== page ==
Monthly Archives: September 2015

Calling some OpenGL functions from Python with pyglet can be a bit tricky due to fact that the functions are only thin wrappers around the C-API.

My sample program demonstrates some calls for using modern OpenGL with pyglet. The program is intentionally quite flat, without any classes. In a larger program I would manage the involved OpenGL objects with Python classes.

triangle in a program window

This is not a full tutorial, but some aspects of the sample program are explained below.


I used Pyglet because it includes an OpenGL binding and supports Python 3.

pyglet provides an object-oriented programming interface for developing games and other visually-rich applications for Windows, Mac OS X and Linux.

Call by Reference

Many OpenGL calls use a call by reference / pointer for returning values. These can be called using ctypes.byref.

The example first creates a GLuint initialized to zero and then passes a pointer to glGenBuffers.

from pyglet import gl
import ctypes

vertexbuffer = gl.GLuint(0)
gl.glGenBuffers(1, ctypes.byref(vertexbuffer))

Structs for Vertex Attributes

Using a struct for passing vertex attributes can take advantage of the meta-information provided by ctypes. It is also easier to manage than a flat array of float values. In the example the vertex shader takes a vec2 and a vec4 as attributes.

Note that as in the example above I use the type aliases provided by in order to ensure compatible types with OpenGL.

In ctypes you create an array by multiplying the type object.

class VERTEX(ctypes.Structure):
    _fields_ = [
        ('position', gl.GLfloat * 2),
        ('color', gl.GLfloat * 4),

The structure fields are given an offset attribute which can be used for passing to glVertexAttribPointer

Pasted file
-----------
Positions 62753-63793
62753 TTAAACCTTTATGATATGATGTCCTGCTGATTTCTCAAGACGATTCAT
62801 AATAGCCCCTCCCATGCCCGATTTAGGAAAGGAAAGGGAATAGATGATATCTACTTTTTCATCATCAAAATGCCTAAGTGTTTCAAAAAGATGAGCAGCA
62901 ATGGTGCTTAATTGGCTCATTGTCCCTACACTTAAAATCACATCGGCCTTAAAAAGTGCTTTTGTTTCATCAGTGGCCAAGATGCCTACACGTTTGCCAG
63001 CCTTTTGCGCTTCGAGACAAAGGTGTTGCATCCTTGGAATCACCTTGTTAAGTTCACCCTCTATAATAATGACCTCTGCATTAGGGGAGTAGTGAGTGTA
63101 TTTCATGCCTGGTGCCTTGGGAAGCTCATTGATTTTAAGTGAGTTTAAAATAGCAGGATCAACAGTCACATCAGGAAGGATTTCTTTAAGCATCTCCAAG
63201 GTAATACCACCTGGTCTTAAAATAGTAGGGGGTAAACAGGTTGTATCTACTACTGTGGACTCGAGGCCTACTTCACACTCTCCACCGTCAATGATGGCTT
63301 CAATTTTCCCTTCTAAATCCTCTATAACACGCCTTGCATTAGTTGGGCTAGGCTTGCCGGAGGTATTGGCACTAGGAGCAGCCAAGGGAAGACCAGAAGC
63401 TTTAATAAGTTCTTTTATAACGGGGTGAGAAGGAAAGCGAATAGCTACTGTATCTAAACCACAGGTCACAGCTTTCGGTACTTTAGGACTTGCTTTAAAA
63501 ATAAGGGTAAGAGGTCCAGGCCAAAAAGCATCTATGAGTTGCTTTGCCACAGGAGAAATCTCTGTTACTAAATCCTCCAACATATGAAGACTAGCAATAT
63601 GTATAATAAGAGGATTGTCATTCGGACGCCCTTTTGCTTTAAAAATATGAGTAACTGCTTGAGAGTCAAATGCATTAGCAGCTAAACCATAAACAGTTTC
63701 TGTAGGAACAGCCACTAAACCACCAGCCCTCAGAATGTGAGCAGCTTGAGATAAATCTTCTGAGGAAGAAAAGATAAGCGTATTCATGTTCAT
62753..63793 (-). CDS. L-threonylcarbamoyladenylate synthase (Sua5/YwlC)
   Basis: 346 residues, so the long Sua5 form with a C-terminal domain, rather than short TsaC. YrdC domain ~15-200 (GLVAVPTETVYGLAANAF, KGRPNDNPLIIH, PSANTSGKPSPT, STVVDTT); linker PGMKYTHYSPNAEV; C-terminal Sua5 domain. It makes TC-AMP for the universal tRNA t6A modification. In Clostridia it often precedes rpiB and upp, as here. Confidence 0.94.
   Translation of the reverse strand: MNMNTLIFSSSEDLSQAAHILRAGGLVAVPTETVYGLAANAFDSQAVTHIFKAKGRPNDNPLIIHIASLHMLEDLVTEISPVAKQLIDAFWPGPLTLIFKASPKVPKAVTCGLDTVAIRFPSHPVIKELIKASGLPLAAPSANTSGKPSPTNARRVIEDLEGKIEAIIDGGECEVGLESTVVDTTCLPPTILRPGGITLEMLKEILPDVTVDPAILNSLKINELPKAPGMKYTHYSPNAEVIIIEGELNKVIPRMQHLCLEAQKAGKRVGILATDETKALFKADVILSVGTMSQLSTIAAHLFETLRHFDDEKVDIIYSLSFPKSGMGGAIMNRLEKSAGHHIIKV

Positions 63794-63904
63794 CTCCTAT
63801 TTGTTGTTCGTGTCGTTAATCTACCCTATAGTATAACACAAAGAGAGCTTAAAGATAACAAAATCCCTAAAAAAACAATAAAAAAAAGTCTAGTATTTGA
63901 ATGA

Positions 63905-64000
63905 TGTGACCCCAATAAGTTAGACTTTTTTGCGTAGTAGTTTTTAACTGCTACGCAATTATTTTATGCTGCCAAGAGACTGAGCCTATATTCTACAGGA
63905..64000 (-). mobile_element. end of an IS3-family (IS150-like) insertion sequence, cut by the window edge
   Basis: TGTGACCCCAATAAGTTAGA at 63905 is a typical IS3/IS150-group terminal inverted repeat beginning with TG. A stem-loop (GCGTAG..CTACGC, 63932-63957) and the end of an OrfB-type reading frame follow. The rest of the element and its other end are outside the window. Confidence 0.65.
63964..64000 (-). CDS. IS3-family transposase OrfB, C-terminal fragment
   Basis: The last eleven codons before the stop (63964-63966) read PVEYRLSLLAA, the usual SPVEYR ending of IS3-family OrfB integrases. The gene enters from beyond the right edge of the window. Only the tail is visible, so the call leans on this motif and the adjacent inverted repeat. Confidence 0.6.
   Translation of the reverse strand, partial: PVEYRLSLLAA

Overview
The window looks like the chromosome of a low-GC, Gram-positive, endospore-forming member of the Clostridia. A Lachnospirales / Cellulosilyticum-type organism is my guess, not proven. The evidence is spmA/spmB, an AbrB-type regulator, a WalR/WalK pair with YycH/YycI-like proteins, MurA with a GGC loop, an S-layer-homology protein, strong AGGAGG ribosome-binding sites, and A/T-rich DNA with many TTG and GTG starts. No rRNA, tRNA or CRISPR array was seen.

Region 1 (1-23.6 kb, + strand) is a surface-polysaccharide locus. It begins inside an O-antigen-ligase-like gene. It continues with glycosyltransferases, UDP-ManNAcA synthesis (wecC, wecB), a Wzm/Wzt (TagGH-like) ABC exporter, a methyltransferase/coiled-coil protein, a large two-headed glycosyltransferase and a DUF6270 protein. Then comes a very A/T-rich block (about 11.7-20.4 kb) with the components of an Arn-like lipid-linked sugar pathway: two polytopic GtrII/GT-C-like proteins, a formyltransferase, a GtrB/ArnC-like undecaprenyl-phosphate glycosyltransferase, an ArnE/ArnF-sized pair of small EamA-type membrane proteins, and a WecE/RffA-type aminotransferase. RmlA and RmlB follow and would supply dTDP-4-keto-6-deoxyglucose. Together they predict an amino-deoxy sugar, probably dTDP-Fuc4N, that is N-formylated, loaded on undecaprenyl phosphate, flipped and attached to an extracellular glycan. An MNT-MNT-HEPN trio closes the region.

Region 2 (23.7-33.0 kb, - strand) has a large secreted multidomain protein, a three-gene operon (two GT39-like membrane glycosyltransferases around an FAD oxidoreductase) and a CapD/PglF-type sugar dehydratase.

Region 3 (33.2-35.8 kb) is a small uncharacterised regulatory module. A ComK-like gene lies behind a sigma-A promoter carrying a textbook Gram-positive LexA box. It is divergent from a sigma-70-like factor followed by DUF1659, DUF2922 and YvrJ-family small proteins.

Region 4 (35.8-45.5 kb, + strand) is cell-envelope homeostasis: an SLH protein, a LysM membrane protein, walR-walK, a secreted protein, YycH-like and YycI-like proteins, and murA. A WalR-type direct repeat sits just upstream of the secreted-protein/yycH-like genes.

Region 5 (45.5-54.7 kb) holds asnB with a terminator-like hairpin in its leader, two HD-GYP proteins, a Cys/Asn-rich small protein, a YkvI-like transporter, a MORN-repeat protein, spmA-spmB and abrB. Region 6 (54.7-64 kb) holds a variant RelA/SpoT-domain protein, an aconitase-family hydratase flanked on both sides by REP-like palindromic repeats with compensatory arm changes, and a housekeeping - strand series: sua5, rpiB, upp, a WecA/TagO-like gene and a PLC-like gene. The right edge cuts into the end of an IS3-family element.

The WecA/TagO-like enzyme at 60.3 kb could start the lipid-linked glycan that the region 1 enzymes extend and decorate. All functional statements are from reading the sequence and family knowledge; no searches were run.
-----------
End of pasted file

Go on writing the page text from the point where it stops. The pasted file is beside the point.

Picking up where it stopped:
gl.glVertexAttribPointer(loc_position, 2, gl.GL_FLOAT, False,
gl.glVertexAttribPointer(loc_color, 4, gl.GL_FLOAT, False,

And the structure is initialized very easily; here I create an array of three vertices, each containing a 2D position and a 4D color.

data = (VERTEX * 3)(((-0.6, -0.5), (1.0, 0.0, 0.0, 1.0)),
                    (( 0.6, -0.5), (0.0, 1.0, 0.0, 1.0)),
                    (( 0.0,  0.5), (0.0, 0.0, 1.0, 1.0)))
gl.glBufferData(gl.GL_ARRAY_BUFFER, ctypes.sizeof(data), 
                data, gl.GL_DYNAMIC_DRAW)

String Arguments

OpenGL expects C-style strings, so it is easiest to use byte strings.
ctypes has string buffers which can tranlate between bytes in Python and char* in C.

loc_position = gl.glGetAttribLocation(program,

They can also be used for retrieving strings from OpenGL such as the log of a shader compilation.

length = gl.GLint(0)
gl.glGetShaderiv(shader_name, gl.GL_INFO_LOG_LENGTH, ctypes.byref(length))
log_buffer = ctypes.create_string_buffer(length.value)
gl.glGetShaderInfoLog(shader_name, length, None, log_buffer)

Finding out about getting the compilation log really helped me when writing my own shaders.

The code for passing the shader source to OpenGL is still somewhat messy with a ctypes cast. I would be glad if you can suggest a better alternative in the comments.

src_buffer = ctypes.create_string_buffer(shader_source)
buf_pointer = ctypes.cast(ctypes.pointer(ctypes.pointer(src_buffer)),
length = ctypes.c_int(len(shader_source) + 1)
gl.glShaderSource(shader_name, 1, buf_pointer, ctypes.byref(length))